Dick Cheney’s Relations with the Press
Jay Rosen offers the most plausible explanation I have seen to date as to why Vice President Cheney waited eighteen hours to tell the press about his weekend hunting accident.
. . . Cheney took the opportunity to show the White House press corps that it is not the natural conduit to the nation-at-large; and it has no special place in the information chain. Cheney does not grant legitimacy to the large news organizations with brand names who think of themselves as proxies for the public and its right to know. Nor does he think the press should know where he is, what he’s doing, or who he’s doing it with.
The public visibility of the presidency itself is under revision, Marvin. More of it lies in shadow all the time. Non-communication has become the standard procedure, not a breakdown in practice but the essence of it. What Dan Froomkin calls the Bush Bubble is designed to keep more of the world out. Cheney himself is almost a shadow figure in the executive branch. His whereabouts are often not known. With these changes, executive power has grown more illegible under Bush the Younger–a sign of the times in Washington.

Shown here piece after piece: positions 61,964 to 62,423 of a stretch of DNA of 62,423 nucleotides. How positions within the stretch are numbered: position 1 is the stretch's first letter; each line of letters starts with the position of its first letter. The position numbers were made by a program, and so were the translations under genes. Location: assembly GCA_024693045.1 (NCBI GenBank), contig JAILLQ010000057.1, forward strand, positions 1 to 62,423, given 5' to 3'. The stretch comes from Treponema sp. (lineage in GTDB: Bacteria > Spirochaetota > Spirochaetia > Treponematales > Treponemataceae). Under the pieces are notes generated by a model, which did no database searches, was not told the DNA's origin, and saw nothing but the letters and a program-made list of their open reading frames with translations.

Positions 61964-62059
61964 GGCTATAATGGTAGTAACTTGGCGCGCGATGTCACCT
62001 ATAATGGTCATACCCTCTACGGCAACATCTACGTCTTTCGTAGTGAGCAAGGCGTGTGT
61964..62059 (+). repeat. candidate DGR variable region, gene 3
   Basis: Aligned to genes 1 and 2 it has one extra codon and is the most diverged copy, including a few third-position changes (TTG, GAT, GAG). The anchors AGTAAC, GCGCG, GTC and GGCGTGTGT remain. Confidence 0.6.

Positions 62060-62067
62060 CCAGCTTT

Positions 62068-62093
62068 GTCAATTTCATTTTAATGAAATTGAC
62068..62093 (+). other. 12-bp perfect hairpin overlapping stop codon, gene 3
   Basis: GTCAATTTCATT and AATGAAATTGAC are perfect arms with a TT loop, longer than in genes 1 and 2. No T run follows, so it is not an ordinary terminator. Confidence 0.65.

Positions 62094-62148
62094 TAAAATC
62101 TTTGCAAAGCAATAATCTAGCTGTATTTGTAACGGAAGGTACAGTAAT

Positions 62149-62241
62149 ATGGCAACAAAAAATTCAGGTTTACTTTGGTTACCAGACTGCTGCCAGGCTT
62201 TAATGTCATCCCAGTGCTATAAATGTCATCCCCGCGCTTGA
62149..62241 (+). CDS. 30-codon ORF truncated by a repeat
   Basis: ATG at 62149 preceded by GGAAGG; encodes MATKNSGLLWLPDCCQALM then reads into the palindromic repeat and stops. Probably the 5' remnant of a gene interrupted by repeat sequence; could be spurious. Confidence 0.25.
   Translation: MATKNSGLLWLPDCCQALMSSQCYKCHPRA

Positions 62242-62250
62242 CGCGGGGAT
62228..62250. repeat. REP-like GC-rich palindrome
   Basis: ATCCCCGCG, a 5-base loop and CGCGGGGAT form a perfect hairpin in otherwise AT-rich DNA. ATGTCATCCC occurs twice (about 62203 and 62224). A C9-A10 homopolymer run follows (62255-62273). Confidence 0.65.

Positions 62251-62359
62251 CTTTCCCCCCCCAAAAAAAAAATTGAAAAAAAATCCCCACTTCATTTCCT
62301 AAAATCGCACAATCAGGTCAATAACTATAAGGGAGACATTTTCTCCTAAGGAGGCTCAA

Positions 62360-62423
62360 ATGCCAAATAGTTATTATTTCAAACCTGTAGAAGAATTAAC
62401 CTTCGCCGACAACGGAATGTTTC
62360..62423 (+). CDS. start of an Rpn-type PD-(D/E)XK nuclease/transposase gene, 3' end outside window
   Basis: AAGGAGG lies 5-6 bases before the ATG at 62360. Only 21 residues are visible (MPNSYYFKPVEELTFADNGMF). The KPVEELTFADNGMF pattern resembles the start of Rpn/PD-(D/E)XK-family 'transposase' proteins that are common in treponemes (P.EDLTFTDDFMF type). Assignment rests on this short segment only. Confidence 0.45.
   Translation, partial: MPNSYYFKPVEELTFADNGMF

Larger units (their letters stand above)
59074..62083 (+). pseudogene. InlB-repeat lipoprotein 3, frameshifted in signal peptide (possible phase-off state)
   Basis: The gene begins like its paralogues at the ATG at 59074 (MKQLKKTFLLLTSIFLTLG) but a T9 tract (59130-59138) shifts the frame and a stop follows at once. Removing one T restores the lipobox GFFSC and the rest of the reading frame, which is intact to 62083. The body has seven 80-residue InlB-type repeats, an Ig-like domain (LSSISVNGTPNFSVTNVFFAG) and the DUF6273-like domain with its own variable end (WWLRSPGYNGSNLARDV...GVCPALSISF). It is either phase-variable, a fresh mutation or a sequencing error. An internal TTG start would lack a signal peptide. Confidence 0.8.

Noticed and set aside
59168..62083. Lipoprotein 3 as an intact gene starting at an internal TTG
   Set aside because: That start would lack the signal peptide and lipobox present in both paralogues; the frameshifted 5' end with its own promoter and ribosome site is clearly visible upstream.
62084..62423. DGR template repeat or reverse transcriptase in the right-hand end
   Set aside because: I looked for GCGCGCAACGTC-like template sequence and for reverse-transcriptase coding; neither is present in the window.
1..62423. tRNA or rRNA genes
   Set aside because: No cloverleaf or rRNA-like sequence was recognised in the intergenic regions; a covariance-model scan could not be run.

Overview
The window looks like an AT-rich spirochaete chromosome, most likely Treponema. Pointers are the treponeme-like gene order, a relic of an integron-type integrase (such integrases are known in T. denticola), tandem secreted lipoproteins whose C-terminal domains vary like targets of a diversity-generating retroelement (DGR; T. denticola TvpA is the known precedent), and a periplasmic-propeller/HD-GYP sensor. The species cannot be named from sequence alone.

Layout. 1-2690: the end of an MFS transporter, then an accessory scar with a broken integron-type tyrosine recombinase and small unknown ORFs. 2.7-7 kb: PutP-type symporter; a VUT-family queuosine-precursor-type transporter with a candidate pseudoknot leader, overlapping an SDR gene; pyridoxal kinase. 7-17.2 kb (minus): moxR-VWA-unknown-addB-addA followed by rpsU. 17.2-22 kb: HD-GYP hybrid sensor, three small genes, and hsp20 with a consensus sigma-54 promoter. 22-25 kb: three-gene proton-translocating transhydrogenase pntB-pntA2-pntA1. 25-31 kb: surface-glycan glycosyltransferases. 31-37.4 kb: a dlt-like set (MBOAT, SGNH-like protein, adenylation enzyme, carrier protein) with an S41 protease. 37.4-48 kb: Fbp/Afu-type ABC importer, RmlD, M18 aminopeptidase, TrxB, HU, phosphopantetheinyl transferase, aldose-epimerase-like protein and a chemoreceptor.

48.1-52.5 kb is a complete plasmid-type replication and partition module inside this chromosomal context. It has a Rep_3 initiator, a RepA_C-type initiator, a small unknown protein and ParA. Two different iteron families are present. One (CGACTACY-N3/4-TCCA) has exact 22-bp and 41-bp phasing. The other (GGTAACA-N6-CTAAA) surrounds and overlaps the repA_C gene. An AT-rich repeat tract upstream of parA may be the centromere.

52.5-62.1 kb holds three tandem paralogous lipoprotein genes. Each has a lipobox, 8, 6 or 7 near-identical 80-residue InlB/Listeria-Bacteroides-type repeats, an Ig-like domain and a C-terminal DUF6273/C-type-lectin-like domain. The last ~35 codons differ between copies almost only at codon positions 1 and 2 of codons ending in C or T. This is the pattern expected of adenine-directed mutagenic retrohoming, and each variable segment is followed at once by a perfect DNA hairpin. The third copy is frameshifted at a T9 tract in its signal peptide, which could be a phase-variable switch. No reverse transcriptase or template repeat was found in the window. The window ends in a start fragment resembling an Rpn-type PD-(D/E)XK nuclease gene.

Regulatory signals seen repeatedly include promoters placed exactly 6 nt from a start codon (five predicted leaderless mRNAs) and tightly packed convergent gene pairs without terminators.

Cheney has long held the view that the powers of the presidency were dangerously eroded in the 1970s and 80s. The executive “lost” perogatives it needed to gain back for the global struggle with Islamic terror. “Watergate and a lot of the things around Watergate and Vietnam both during the 70’s served, I think, to erode the authority I think the president needs to be effective, especially in the national security area,” he said in December.
Some of that space was lost to the news media, and its demand to be informed about all aspects of the presidency, plus its sense of entitlement to the star interlocutor’s role.
As the press has become more hostile to presidents and less inclined to respect any boundary of personal privacy for public figures, it stands to reason that a counter-reaction would occur. Presidents have long distrusted the press and sought to present information on their own terms.
Clearly, though, this White House and this vice president are taking that to a new level. So far, the public seems to be siding with the White House rather than the press corps.